HARKIN, Michael E.




Author Tags: Anthropology, First Nations

In a "dialogic approach to ethnohistory" borrowed from the Russian semiotician Mikhail Bakhtin, University of Wyoming anthropologist Michael E. Harkin claims the Heiltsuks of the Bella Bella-Namu-Ocean Falls area of the coast have been among the least known of Northwest Coast peoples and they experienced perhaps the most rapid historical transformation. He focusses on the 50-year period after 1880 in The Heiltsuks: Dialogues of Culture and History on the Northwest Coast (Lincoln: University of Nebraska Press, Indiana University American Indian Studies Research Institute, 1997). "The Heiltsuks transformed themselves from the most feared First Nation on the British Columbia coast," he claims, "to paragons of the Victorian virtues of hard work, prosperity and progress." Harkin conducted most of his field work in Bella Bella, or Waglisla ('Stream Emptying onto a Sandy Beach'), a village on the eastern shore of Campbell Island with a population of approximately 1300, of which approximately 1000 are status Indians.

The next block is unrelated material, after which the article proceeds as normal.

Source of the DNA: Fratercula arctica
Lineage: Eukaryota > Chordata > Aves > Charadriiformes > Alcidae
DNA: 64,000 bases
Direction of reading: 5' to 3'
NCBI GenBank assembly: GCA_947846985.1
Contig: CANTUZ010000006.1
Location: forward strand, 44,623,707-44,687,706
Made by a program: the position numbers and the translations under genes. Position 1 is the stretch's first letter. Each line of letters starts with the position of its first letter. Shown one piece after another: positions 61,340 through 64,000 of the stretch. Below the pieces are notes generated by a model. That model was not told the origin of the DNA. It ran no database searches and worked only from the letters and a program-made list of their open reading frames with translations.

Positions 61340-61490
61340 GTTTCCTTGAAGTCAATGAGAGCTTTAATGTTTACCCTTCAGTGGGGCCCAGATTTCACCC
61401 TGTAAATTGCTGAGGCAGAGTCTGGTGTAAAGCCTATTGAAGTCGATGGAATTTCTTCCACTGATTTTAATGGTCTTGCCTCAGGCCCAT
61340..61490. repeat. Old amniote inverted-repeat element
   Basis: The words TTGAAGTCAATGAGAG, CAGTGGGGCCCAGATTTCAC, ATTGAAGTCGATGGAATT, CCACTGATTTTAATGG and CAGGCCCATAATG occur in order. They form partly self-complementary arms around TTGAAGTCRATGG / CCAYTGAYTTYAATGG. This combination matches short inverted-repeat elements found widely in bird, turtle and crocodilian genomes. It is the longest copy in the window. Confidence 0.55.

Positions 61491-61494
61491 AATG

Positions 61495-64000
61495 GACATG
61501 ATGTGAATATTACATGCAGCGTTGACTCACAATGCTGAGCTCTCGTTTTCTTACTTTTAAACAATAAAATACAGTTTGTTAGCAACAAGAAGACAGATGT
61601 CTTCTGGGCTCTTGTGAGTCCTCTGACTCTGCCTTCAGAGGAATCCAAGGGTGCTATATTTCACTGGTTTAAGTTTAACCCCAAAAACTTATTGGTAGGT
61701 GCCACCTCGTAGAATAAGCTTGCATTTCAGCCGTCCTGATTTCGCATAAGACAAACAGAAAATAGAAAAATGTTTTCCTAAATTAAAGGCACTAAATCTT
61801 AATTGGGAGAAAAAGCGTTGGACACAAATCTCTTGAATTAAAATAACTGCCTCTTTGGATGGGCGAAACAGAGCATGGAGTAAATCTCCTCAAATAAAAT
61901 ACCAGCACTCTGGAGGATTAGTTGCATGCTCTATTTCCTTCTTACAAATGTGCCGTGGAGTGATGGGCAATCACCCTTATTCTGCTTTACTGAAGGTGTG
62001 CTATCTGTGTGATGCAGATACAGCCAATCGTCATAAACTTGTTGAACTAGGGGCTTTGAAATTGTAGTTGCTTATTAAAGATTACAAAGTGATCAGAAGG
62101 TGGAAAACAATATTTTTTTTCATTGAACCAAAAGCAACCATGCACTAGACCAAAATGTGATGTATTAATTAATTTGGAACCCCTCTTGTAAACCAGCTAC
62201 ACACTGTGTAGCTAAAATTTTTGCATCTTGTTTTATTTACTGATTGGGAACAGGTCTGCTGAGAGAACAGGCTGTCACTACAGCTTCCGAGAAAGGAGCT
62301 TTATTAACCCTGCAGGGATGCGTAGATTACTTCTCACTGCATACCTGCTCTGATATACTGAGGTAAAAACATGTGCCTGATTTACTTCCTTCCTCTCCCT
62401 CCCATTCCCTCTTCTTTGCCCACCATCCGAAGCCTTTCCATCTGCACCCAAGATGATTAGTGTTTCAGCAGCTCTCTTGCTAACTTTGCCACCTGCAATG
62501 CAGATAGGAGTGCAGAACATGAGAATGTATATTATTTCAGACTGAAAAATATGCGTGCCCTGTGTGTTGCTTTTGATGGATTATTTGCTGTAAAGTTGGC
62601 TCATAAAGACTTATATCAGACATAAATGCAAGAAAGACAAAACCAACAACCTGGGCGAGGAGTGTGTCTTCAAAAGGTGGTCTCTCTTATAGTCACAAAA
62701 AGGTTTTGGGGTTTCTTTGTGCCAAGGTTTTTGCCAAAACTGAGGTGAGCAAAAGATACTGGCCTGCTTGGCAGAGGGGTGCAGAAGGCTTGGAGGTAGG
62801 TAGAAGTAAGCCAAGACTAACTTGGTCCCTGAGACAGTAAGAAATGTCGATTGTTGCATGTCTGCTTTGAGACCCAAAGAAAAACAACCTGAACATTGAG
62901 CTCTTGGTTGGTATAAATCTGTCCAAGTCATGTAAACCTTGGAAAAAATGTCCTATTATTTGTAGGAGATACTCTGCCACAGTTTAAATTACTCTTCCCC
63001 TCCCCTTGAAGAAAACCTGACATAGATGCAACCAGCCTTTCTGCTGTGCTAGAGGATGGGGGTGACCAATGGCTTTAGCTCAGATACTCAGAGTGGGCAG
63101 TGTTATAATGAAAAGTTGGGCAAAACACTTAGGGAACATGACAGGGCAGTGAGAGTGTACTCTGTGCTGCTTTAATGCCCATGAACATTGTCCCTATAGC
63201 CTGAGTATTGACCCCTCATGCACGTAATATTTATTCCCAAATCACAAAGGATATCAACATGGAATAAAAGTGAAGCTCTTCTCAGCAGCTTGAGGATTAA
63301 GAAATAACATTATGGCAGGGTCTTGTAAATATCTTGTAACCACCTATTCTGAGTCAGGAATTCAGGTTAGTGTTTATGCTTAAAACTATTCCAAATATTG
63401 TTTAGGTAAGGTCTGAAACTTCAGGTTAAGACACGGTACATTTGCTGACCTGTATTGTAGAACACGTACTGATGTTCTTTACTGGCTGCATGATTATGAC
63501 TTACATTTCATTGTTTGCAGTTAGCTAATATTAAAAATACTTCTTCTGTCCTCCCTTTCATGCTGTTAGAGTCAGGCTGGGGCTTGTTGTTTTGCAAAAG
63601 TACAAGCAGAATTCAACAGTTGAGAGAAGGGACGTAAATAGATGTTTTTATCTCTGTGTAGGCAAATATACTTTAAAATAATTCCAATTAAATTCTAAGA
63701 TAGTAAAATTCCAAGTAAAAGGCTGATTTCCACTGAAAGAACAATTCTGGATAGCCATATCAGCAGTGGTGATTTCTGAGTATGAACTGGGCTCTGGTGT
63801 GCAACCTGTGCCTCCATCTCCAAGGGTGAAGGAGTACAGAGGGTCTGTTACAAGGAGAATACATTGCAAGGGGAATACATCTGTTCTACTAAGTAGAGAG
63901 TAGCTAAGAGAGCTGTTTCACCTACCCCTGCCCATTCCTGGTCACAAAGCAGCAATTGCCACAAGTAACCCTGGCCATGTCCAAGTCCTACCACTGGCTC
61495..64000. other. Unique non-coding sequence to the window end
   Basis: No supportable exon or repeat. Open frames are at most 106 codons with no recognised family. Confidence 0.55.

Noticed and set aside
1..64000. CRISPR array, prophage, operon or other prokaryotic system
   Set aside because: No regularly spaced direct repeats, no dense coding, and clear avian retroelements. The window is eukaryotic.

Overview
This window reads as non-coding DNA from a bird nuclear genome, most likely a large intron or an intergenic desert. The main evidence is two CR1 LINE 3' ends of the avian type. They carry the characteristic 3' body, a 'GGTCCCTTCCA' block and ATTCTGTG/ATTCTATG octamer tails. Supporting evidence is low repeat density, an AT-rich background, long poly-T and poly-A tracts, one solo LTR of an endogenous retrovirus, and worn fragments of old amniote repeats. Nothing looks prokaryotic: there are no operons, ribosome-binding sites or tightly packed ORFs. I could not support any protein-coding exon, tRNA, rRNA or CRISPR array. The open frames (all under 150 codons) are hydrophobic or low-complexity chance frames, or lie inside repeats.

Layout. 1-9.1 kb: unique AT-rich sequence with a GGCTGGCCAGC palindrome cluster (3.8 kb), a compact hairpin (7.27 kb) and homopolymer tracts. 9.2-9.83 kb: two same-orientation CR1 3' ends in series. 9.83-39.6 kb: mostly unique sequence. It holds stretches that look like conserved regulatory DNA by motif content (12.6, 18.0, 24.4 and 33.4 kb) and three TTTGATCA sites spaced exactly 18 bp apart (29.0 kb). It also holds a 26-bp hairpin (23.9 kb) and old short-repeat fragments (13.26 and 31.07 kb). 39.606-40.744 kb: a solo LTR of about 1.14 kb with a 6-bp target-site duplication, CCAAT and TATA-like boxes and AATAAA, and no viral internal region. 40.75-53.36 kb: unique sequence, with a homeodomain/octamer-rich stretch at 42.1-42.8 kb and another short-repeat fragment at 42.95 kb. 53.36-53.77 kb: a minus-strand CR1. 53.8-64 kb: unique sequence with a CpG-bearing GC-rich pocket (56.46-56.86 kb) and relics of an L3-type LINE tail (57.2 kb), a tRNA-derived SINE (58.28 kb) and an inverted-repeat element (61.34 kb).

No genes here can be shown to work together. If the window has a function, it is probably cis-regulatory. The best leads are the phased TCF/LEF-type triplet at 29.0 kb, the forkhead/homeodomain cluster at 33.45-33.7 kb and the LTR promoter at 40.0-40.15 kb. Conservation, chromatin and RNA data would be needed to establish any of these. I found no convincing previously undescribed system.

Harkin, Michael E. The Heiltsuks: Dialogues of Culture and History on the Northwest Coast (Lincoln: University of Nebraska Press, Indiana University American Indian Studies Research Institute, 1997)

[BCBW 2004] "Anthropology" "First Nations"

Review of author's work by BC Studies:
Coming to Shore: Northwest Coast Ethnology, Traditions, and Visions
The Heiltsuks: Dialogues of Culture and History on the Northwest Coast